I have an 8 ppi Disston crosscut saw that I inherited from my
grandfather. Out of curiousity, I've been trying to find out more
The etching on the blade is very faint, but it looks like it says
"Townsman". I haven't been able to find anything matching this on any
of the old tool sites I've looked at.
Can anyone tell me anything?
http://www.vintagesaws.com/ sales and info, you can possibly find a value
http://www.disstonianinstitute.com/ All about Disston history
I found a very old pre-1920 Disston D-23 recently in a thrift shop for
less than $5, all teeth there, with a "less than" handle on it, then right
away got a used full condition matching handle on eBay. These saws
can go for a lot of money as you may see on the first link. But they are
also fine user saws, which I hope will be of a higher value for you,
considering it came through family of original ownership.
On Tue, 07 Sep 2004 12:17:37 -0700, matthew_r_blanchette wrote:
You won't. The "Townsman" is not a "classic" Disston, such as collectors
covet. Our Townsmans (Townsmen? I have one too.) were made after Disston
sold out. If the button says "Disston USA", it's a user, not a collector.
Give it a good set and sharpening, and go to town.
With the 8 tpi, you can file it as a combination rip/crosscut, if you
only have or want one saw. FWIW, I tried that and didn't like it. I
refiled mine to a very aggressive crosscut, and got another late-model
Disston 5 tpi rip.
Thank you both. I've been using it for years, and plan to keep doing
so. My next step is to teach myself to sharpen it. But I was curious
about the history behind it, and it was good to learn. Thanks again.
Thanks. I've been using it for years, and just got interested in
sharpening it myself, which led me to the collector sites, which made
Anyway, thanks for the info.
I have one other question. At some point, the handle was finished
with some sort of varnish, which was cracked by the time I got it, so
I sanded it off. Would you recommend putting some other finish on, or
leaving it alone?
Again, I'm looking for durability and ease of use, not
"collectability". Although I wouldn't mind hearing "Hey, nice saw."
On 8 Sep 2004 09:33:06 -0700, matthew_r email@example.com wrote:
Not "recommending" one way or the other, but what I did with my old Disston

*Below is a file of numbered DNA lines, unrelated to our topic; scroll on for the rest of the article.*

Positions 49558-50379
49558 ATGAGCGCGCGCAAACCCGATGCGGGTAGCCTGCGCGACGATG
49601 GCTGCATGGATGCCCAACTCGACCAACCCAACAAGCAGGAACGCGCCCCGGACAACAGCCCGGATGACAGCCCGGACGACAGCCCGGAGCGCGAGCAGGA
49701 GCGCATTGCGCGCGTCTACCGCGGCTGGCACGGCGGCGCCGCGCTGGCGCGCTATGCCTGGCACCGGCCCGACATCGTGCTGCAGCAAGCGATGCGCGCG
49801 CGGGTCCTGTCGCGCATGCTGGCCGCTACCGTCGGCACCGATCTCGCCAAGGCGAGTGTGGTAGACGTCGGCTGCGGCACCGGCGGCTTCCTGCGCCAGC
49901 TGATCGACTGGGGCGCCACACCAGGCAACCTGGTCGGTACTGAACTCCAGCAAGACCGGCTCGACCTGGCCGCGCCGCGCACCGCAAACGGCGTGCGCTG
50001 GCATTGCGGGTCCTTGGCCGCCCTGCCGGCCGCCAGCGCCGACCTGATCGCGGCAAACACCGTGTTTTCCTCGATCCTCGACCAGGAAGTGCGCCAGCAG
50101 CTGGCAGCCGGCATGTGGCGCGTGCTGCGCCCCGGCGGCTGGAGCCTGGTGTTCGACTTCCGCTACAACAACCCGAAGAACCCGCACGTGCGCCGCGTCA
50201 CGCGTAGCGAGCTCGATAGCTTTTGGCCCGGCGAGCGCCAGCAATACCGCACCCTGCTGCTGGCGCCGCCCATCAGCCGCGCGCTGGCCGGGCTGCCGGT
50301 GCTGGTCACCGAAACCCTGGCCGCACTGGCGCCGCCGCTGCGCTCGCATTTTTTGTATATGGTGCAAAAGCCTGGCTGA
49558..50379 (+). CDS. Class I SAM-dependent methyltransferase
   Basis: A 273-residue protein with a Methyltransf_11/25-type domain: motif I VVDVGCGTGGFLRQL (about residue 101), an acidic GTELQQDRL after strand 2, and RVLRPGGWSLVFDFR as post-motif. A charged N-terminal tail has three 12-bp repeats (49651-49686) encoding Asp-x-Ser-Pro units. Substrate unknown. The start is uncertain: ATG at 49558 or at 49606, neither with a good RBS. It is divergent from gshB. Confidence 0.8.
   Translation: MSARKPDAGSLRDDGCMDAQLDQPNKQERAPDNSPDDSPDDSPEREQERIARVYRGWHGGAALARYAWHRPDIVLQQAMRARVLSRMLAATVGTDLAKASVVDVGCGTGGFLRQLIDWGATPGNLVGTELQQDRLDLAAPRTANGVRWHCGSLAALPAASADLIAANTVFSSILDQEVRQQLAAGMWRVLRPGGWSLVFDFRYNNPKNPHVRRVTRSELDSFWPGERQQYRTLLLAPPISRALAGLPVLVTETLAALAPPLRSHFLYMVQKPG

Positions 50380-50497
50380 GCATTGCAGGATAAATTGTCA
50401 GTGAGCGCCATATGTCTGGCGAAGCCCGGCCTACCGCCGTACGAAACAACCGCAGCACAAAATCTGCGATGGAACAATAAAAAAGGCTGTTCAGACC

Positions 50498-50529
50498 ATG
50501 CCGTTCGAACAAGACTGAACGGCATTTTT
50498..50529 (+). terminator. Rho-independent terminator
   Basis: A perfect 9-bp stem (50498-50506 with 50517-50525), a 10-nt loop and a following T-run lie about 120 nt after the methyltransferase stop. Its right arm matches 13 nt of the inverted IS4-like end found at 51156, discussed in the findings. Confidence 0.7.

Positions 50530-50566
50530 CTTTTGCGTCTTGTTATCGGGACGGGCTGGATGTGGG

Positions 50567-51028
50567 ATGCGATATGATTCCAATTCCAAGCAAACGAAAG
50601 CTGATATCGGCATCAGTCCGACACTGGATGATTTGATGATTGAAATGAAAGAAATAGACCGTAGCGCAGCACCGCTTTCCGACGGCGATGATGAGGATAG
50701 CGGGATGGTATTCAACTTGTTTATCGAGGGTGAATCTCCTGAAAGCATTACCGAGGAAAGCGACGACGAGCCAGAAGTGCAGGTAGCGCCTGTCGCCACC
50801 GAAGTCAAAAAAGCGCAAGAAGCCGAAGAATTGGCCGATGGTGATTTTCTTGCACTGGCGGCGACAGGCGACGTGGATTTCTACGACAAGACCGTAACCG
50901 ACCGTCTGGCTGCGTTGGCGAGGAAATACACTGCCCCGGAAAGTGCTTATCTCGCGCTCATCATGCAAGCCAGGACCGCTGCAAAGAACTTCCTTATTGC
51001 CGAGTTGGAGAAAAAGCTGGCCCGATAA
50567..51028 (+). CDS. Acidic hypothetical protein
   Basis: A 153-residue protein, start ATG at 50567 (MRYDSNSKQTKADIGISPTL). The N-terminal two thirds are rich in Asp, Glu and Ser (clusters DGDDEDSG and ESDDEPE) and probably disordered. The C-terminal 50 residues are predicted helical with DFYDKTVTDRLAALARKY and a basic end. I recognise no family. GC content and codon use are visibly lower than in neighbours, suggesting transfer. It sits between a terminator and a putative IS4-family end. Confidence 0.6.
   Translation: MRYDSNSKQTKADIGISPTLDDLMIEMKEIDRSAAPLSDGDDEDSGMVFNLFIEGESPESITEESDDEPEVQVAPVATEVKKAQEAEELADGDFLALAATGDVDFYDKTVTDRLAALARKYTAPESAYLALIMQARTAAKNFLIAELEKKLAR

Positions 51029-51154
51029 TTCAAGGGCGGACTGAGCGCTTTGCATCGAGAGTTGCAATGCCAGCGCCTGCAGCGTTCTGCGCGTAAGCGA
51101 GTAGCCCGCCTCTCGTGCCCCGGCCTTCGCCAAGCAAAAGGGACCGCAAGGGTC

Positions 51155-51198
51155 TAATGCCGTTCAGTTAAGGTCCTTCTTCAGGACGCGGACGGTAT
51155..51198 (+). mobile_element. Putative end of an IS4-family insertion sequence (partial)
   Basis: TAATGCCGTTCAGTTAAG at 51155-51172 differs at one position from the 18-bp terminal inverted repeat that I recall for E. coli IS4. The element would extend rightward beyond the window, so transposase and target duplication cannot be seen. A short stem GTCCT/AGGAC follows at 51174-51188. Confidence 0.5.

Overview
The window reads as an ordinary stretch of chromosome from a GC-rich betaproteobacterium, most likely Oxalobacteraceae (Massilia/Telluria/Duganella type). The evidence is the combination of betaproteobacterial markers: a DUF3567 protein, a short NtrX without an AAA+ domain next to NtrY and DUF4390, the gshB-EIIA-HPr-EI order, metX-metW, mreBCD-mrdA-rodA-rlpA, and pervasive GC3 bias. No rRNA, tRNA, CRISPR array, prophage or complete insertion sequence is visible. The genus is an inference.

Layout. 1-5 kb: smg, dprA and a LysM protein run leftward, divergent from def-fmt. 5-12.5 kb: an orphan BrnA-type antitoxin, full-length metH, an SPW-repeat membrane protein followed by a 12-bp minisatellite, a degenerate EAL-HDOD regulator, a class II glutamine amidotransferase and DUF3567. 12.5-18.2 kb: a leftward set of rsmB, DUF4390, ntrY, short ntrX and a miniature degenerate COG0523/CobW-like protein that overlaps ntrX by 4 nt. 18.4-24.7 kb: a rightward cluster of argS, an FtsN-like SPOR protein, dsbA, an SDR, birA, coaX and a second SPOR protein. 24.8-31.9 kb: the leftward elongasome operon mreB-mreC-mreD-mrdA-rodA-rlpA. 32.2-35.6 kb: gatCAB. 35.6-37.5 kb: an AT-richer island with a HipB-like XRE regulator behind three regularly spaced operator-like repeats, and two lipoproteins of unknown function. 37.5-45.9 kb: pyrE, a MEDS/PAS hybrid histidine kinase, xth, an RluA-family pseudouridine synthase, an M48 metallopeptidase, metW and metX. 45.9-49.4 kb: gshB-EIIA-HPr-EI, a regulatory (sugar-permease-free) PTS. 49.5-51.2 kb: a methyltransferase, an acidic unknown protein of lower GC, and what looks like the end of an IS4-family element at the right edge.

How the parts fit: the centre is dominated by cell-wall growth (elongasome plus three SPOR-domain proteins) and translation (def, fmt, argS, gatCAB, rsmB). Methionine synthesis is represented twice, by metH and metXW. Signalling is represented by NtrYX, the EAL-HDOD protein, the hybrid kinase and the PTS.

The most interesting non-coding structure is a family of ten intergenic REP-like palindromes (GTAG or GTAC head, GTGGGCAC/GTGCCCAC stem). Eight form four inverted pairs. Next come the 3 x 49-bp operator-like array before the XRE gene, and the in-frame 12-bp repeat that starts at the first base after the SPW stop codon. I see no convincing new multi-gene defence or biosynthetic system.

handles was sand them down good which had the advantage of not only taking off
the old finish but also seems to make them feel even softer and better in the
hand. Then, I soaked them overnight in BLO - handle and BLO in a large freezer
bag with the air pressed out. Wiped them down, let 'em sit for a while, rubbed
them down again, replaced them on the saw. Looks fine and feels great in the
Wichita, KS USA
On Wed, 08 Sep 2004 20:24:48 -0500, Australopithecus scobis
My palms don't sweat that much with exertion. They usually don't start getting
sweaty until SWMBO starts suspecting I'm having an affair with the UPS delivery
I was using one of them today (the saw, not the delivery lady) for some 6x6 and
4x4 joinery work for SWMBO's gazebo. Sweat was dripping off the bill of my cap,
but it didn't seem to phase (faze?) the saw handle. In fact, seems like the more
the handle is handled, the better it looks.
Wichita, KS USA
On Thu, 09 Sep 2004 06:46:26 -0700, matthew_r_blanchette wrote:
Say what? Acetone would remove residual finish, then it would evaporate.
"BLO" means Boiled Linseed Oil. BLO is a curing oil finish. Flexner
doesn't like it much. I like it for tool handles, lately. It doesn't
prevent moisture from moving in and out of the wood. It does give a nice
finish for handles. If I were to refinish my Townsman's handle today, I
would use BLO instead of poly.
Were you suggesting simply removing all old finish and leaving bare wood?
Feels nice, but gets grubby.
For collector-grade tools, shellac is better; it can be removed easily
with alcohol. I use shellac on many of the tools I make, and BLO for the
rest. I don't use lacquer because I don't have a respirator.
Why, please tell me, would I want to put poly on a handsaw handle?
Or more correctly asked, why would YOU want to put poly on a handsaw
not really wanting that to sound as argumentative as it seems to be in 10pt
Never in your life nor mine would I put poly on a saw handle. :-)
I was trying to make the point that if after applying blo to a saw handle,
you didn't like the results, you could put some other finish on it over the
I apply wax to my Lie Nielson handles when they seem to need something.
I have a cherry handle on an old Disston back saw that I made myself (the
handle, not the saw) that has nothing on it.
All this discussion has me thinking about cleaning up the handle on a 1940's
Crafstman handsaw that was my Dad's. It is a 10 point saw filed to a rip
profile, really sweet. As Taj Frid would have told us, it does quite well
for crosscuts as well as rip cuts. I have his 10 point Disston cross cut saw
that is the same vintage. Both saws are a pleasure to use.
"patriarch firstname.lastname@example.orgDOTnet>" <<patriarch> wrote in message
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